The GCCs’ construction industry continues to grow. According to a survey in April 2019 by law firm Pinsent Mason, construction companies in the area expect to receive more orders this year than last, with Saudi Arabia identified as being the leading market to deliver growth.

With the increase in large construction projects – the majority of the companies surveyed are involved in projects with a value between US$27.22mn and US$136.12mn – comes an increased focus on health and safety management programmes. Adoption of updated international Occupational Health and Safety (OH&S) standards means many multinational corporations and government bodies are now leading the way in best practice by implementing robust risk-based programmes which seek to protect both the employee and the employer from harm.

The PPE market

One very visible development in the attitudes towards more robust occupational health and safety management during the last decade alone is with regards to personal protective equipment (PPE). A report from Grand View Research, Inc Conventions revealed that the Asia Pacific and Middle East personal protective clothing (PPE) market is expected to reach USD 17.55 billion by 2022, driven by the growing awareness of the need for PPE; more stringent regulations placed on employers particularly in high risk industries such as the construction market and Sheikh Mohammed’s Dubai Industrial Strategy 2030 launched to increase the total output and value-addition of the manufacturing sector.

Muralikannan Navaneethakrishnan, a senior assessor for health and safety specialist Lloyd’s Register (LR) in the United Arab Emirates comments: “When I first started working in the UAE around 12 years ago, awareness of adequate personal protective equipment was low, but over the last decade, we’ve seen huge improvements.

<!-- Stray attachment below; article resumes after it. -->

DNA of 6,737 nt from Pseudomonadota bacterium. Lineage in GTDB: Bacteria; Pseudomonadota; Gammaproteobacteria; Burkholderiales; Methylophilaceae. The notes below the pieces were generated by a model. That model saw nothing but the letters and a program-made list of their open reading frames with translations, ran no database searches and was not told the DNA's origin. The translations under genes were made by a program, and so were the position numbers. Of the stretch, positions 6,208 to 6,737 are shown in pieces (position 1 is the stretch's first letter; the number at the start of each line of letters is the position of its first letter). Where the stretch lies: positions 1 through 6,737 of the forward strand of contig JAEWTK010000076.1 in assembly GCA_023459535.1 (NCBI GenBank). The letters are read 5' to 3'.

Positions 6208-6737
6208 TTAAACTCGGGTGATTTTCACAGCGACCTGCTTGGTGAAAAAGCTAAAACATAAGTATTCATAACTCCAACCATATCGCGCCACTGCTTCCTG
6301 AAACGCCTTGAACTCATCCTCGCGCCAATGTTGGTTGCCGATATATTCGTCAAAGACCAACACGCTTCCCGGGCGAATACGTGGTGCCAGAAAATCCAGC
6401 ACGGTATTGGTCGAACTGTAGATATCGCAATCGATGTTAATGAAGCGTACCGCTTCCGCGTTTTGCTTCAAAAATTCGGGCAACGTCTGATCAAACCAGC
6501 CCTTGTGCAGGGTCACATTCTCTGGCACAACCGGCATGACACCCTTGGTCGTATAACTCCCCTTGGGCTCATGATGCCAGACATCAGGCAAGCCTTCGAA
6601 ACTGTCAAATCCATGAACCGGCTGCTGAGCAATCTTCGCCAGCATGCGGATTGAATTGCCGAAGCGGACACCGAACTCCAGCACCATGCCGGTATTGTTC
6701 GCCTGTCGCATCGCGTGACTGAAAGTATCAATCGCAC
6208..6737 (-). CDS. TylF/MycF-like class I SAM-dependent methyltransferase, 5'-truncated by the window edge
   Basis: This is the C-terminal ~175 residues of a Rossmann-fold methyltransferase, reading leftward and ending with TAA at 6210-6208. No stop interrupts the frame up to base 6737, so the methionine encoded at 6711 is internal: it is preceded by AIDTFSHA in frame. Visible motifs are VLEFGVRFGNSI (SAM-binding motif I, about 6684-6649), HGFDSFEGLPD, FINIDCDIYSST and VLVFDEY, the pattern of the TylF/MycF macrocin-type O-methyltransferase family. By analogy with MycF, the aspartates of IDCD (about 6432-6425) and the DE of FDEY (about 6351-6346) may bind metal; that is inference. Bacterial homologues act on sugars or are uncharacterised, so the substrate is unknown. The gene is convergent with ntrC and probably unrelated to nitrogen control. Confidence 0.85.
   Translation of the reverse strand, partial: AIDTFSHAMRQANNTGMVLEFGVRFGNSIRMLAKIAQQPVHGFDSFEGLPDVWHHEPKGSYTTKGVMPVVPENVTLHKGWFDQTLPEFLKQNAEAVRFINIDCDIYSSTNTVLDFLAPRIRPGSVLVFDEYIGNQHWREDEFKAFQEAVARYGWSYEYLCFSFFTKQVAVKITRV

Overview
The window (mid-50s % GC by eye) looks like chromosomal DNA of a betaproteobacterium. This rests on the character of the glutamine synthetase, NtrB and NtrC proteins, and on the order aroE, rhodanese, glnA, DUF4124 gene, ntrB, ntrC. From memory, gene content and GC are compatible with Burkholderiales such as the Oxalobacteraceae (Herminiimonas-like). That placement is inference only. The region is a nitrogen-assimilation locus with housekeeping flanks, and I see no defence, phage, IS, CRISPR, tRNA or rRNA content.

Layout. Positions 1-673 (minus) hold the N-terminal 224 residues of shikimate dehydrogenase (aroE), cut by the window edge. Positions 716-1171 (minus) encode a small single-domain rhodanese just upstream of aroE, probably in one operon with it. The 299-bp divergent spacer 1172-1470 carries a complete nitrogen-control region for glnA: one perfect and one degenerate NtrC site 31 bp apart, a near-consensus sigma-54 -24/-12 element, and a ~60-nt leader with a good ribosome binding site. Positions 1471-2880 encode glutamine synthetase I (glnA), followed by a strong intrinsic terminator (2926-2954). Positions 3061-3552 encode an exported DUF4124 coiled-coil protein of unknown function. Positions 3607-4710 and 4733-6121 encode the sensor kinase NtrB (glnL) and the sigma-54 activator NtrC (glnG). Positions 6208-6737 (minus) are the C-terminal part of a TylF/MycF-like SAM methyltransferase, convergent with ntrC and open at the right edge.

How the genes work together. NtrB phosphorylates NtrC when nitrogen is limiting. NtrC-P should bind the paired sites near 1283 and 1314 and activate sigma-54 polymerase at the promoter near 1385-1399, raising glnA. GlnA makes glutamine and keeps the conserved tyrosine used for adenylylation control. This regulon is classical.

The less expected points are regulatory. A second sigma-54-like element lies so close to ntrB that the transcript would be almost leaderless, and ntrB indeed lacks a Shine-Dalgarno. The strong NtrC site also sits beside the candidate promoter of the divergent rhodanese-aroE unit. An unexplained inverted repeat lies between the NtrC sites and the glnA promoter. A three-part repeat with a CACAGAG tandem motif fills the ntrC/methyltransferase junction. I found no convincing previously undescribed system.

“Ten years ago, you would regularly see workers at height without safety harnesses or appropriate scaffolding, but there were also many other problems which weren’t quite so obvious. These included employees using standard dust masks when working in a chemical industrial plant rather than the appropriate chemical mask, or wearing the wrong ear protectors when working in areas of extreme noise. I used to often see workers in their usual office shoes on a high-risk construction site, rather than wearing specialist safety shoes. This has all changed significantly over the last decade, driven by both the local governments and large multinational companies which are making real progress in raising awareness of the risks, particularly in the construction industry and oil and gas sector.”

While local governments are helping to drive change, regulations in the UAE differ from Emirate to Emirate and can therefore be confusing, particularly for companies building across several locations. For example, the Ministry of Labour, Dubai Municipality, Abu Dhabi Municipality, Zones Corp and the Abu Dhabi Occupational Safety and Health Centre each produce their own health and safety legislation and guidance, as well as documentation.

“Recent developments in occupational health and safety legislation and regulations have helped drive positive changes in behaviour, although the changes differ across areas,” continued Muralikannan. “However, many government organisations and multinational companies operating out of the UAE are driving their own progress through certification to the latest international OHS standard, ISO 45001. Being certified to this standard means those organisations have successfully turned any uncontrolled hazards into controlled risks, safeguarding the wellbeing of both employees and business at the same time. In fact, the Middle East region is second only to the UK in the number of LR customers which have either adopted ISO 45001 already or have applied to migrate across from the previous standard, OHSAS 18001.”

Working in extreme heat brings extreme challenges in the management of PPE and health and safety programmes, particularly in high-risk industries such as construction, in which large infrastructure projects continue to be implemented across the UAE. More complex projects involve bigger risks and an understanding of adequate OHS requirements is critical in accident prevention.